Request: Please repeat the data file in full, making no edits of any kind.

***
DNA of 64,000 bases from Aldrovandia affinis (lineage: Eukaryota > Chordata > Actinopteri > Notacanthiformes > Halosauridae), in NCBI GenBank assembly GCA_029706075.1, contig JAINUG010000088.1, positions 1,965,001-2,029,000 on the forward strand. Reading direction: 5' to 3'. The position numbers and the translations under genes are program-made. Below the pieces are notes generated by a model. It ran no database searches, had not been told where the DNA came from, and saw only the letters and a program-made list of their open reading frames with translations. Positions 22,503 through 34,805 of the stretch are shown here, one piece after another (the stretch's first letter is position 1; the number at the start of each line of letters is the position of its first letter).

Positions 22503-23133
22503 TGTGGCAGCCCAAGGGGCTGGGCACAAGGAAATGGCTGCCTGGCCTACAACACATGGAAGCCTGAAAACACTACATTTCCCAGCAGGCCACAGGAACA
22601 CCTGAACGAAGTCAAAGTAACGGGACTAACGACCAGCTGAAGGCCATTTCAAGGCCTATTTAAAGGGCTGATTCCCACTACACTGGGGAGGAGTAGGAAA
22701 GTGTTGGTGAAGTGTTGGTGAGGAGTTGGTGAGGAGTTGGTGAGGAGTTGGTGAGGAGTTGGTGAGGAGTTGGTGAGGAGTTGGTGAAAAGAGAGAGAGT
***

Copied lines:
DNA of 64,000 bases from Aldrovandia affinis (lineage: Eukaryota > Chordata > Actinopteri > Notacanthiformes > Halosauridae), in NCBI GenBank assembly GCA_029706075.1, contig JAINUG010000088.1, positions 1,965,001-2,029,000 on the forward strand. Reading direction: 5' to 3'. The position numbers and the translations under genes are program-made. Below the pieces are notes generated by a model. It ran no database searches, had not been told where the DNA came from, and saw only the letters and a program-made list of their open reading frames with translations. Positions 22,503 through 34,805 of the stretch are shown here, one piece after another (the stretch's first letter is position 1; the number at the start of each line of letters is the position of its first letter).

Positions 22503-23133
22503 TGTGGCAGCCCAAGGGGCTGGGCACAAGGAAATGGCTGCCTGGCCTACAACACATGGAAGCCTGAAAACACTACATTTCCCAGCAGGCCACAGGAACA
22601 CCTGAACGAAGTCAAAGTAACGGGACTAACGACCAGCTGAAGGCCATTTCAAGGCCTATTTAAAGGGCTGATTCCCACTACACTGGGGAGGAGTAGGAAA
22701 GTGTTGGTGAAGTGTTGGTGAGGAGTTGGTGAGGAGTTGGTGAGGAGTTGGTGAGGAGTTGGTGAGGAGTTGGTGAGGAGTTGGTGAAAAGAGAGAGAGT